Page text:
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California man gets year in prison for sending vile messages to father of Parkland massacre victim

Letters on a fence read "MSD Strong" outside Marjory Stoneman Douglas High School.
Rebecca Blackwell/AP
Letters on a fence read "MSD Strong" outside Marjory Stoneman Douglas High School in Parkland, Fla., Wednesday, July 5, 2023.

James Catalano of Fresno must also serve three years probation and undergo mental health treatment after pleading guilty to cyberstalking Fred Guttenberg.

A California property manager was sentenced to a year in federal prison for sending more than 200 vile online messages to a father of a teenage girl who died in the 2018 massacre at Florida's Marjory Stoneman Douglas High School.

James Catalano, 62 of Fresno, was sentenced Friday by U.S. District Judge Robert Scola in Miami after pleading guilty in March to cyberstalking. Prosecutors called the messages he sent Fred Guttenberg “callous and cruel.”

Guttenberg's 14-year-old daughter Jaime Guttenberg was murdered in the Feb. 14, 2018, shooting in Parkland that left 14 students and three staff members dead. Catalano also received three years probation and must undergo mental health treatment.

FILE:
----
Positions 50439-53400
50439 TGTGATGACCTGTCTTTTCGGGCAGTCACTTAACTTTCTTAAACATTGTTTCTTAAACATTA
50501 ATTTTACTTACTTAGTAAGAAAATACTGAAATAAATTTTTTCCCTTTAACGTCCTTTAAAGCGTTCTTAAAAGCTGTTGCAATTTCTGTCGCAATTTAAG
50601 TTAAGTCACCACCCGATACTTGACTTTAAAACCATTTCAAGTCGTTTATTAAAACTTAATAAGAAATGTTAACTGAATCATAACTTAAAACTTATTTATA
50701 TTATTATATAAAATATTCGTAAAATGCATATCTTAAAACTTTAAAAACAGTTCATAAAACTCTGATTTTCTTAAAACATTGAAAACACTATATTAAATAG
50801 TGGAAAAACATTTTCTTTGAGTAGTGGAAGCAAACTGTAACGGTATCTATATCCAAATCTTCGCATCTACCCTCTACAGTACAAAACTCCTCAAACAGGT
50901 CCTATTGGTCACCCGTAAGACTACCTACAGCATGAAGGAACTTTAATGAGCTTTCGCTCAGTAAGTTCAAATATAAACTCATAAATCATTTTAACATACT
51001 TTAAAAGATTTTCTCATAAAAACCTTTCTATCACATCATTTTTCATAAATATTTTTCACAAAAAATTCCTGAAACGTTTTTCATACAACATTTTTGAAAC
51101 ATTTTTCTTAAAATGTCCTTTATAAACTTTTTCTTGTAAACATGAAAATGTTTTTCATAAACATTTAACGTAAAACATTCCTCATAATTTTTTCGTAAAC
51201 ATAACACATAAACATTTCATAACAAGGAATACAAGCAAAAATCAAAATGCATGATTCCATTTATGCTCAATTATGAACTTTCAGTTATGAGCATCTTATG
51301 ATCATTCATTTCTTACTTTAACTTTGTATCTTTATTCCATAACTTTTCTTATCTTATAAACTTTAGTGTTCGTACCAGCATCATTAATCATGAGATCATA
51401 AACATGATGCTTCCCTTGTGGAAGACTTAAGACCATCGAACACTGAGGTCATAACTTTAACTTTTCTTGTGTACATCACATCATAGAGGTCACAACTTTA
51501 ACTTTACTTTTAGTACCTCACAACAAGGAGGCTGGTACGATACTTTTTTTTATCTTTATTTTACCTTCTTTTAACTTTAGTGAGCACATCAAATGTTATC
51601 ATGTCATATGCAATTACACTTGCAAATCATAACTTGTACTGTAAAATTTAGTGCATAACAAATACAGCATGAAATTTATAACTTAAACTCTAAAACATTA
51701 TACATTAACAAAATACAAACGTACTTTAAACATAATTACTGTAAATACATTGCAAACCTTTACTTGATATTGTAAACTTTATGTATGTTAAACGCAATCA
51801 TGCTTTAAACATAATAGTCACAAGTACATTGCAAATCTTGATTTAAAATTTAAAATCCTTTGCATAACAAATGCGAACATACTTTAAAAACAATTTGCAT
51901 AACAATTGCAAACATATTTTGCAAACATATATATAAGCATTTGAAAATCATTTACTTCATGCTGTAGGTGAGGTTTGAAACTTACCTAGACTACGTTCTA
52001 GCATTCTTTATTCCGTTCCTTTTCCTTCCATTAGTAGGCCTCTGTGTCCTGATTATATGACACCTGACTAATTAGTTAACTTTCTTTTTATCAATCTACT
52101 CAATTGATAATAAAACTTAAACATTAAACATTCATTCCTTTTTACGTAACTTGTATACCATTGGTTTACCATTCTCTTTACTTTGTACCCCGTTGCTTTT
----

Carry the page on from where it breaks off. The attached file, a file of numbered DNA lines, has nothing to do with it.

Catalano sent Guttenberg messages for eight months starting in December 2021 that celebrated Jaime Guttenberg's death and reveled in the wounds she suffered. He also mocked the sadness and loss Guttenberg feels and directed obscenities, slurs and disturbing insults to him and his daughter.

Catalano told investigators he was angry at Guttenberg for his outspoken advocacy for stronger gun laws since his daughter's death. He told them he believed Guttenberg was using his daughter's death “to push his political agenda” and was “trying to put (Guttenberg) in check by sending him the messages.”

“By his own admission, the defendant was motivated to stalk the victim and send him heinous messages simply because he disagreed with the victim’s political views,” Assistant U.S. Attorney Arielle Klepach wrote in court documents. “He capitalized on the victim’s grief and the horrific nature of his daughter’s death in order to silence him.”

She wrote that Catalano sent similar messages to others, but he has not been charged in those cases.

Guttenberg said Monday that the sentence “is a big deal” and sends a message to those who cyberstalk the families of shooting victims that they will be caught and punished. He said Judge Scola agreed that while none of the messages contained a direct threat, in their totality they constituted one.

Catalano's attorneys did not immediately return a call Monday seeking comment.

The former student who murdered Jaime Guttenberg and the others is serving a life sentence.

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